The language of the novel is often careless, in many different ways. Let me show some of them. Repetitions, for one, sometimes at close quarters, sometimes with more distance between them. Notice this shoddy repetition of head: “he was protected by security systems as complex as those that protected heads of state. As heady as Israel became with newfound glory […]” (9). Or this phrase that comes up twice, even if a few pages apart, to describe the same situation: “he had no emotional attraction whatever to Hattie just now” (49); “There was no affection in his embrace of Hattie Durham just now” (53). Something similar occurs with this simile, which is used 60 pages apart but it applies to the same character: “His head felt like lead” (400); “Buck’s body felt like lead” (460). All of these are word territory violations, clearly.

Sometimes it’s a matter of sound. Take note of these alliterations gone wild and cacophonic: “Buck was struck that Carpathia carried no notebook” (241). It’s so packed that it looks like I made it up, but I didn’t. At times, the authors dig deep into the trove of clichés. The lead comparison I quoted earlier is not particularly fresh, and notice this sentence: “Rayford Steele was nearly beside himself with worry, compounded by his grief” (154). This says little that our senses could connect with, and opts to compound abstractions.

This love for abstractions is typical of the narrative. The authors love to preface a scene or a line of dialogue with the emotions that we are about to witness, or even with the thing itself. As Chloe is about to tell Buck something, this comes before the actual dialogue: “And she told him her story” (402); then we hear the story. The narrator announces that a character is frustrated, or angry, or upset, before the character broaches those feelings on the page, through actions or words.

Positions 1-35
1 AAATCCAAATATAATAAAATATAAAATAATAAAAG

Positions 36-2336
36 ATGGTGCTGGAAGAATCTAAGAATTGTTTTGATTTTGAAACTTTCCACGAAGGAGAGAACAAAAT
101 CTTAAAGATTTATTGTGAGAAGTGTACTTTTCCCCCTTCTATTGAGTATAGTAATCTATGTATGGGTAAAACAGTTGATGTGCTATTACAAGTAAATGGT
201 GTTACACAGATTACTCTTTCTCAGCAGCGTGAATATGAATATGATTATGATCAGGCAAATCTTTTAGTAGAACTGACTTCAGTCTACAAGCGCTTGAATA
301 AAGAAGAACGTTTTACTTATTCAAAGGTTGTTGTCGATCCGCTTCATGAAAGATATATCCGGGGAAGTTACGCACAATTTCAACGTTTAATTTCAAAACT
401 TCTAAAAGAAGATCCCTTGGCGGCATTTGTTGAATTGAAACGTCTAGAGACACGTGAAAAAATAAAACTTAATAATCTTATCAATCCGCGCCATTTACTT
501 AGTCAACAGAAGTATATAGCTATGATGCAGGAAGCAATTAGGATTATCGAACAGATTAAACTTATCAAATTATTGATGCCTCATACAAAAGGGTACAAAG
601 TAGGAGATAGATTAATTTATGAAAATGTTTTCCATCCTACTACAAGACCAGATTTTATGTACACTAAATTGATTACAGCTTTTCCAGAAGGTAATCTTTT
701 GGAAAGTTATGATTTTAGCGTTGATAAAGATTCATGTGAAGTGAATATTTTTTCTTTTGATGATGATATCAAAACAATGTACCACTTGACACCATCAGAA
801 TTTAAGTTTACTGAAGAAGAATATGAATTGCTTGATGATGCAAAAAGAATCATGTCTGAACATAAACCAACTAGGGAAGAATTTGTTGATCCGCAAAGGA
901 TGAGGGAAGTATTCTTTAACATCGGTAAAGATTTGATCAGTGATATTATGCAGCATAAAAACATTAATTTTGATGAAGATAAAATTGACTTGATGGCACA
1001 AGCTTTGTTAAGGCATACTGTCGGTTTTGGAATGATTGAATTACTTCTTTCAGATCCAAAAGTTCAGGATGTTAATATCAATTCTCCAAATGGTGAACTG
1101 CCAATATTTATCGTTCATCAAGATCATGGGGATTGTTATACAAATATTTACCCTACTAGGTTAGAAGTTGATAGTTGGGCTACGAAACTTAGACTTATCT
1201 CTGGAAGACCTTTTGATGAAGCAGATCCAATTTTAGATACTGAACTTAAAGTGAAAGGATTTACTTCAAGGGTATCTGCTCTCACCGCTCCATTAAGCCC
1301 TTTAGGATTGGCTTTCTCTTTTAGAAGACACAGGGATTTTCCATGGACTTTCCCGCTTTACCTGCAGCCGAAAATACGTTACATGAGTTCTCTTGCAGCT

Aside from the questionable narrative effect of that, it is also a matter of excess, of debris not properly swept away. In fiction, every word counts. Or it should. Note how this sentence could be easily trimmed: “When Buck got off the phone, he saw the young woman at the counter flagging him down” (94). If she flagged him down, it’s because it worked, so he saw her. And flagging could become the more compact flagged. Therefore: “When Buck got off the phone, the young woman at the counter flagged him down.” The rest is clutter. Bloated sentences like this one abound in the novel, in fact.

After that rant on craft, to be fair, the authors do handle well one type of craft problem. When writing fiction, it’s often tricky to build the right bridges from one scene to another, or to strike the right balance between narrative summary and scenes. In Left Behind, the authors dash from one scene to the other without losing our attention or focus. Notice how offhandedly it is done in this example. Chloe is speaking: “‘it sounds like things are going to get worse.’ / Late in the afternoon, they dropped in on Bruce, who confirmed Chloe’s view” (418). One paragraph break is all it takes to get us from one dialogue to another, skipping ahead several hours and diving into a different setting.

So you’d think that, with all its flaws, I’d be a declared enemy of the novel. Well, not really. In fact, the story developed some speed toward the end, and the final scene was gripping. As I’ve said about other bestsellers, the plot is paramount, even if we literary types love to pick at the style. And the plot here is good enough. In fact, I’ve already ordered the second installment in the series: Tribulation Force. It’s a corny title, but, again, what truly matters here is a solid story. And can you think of something more apocalyptic and dire than the apocalypse? Endnote: Some people have criticized the excessive violence of the series. It’s not that salient in the first volume, but I can see how we are being groomed into a gory anticipation of the greatest, bloodiest war of all. And that’s probably not a very healthy thing. We’ll see how the series progresses.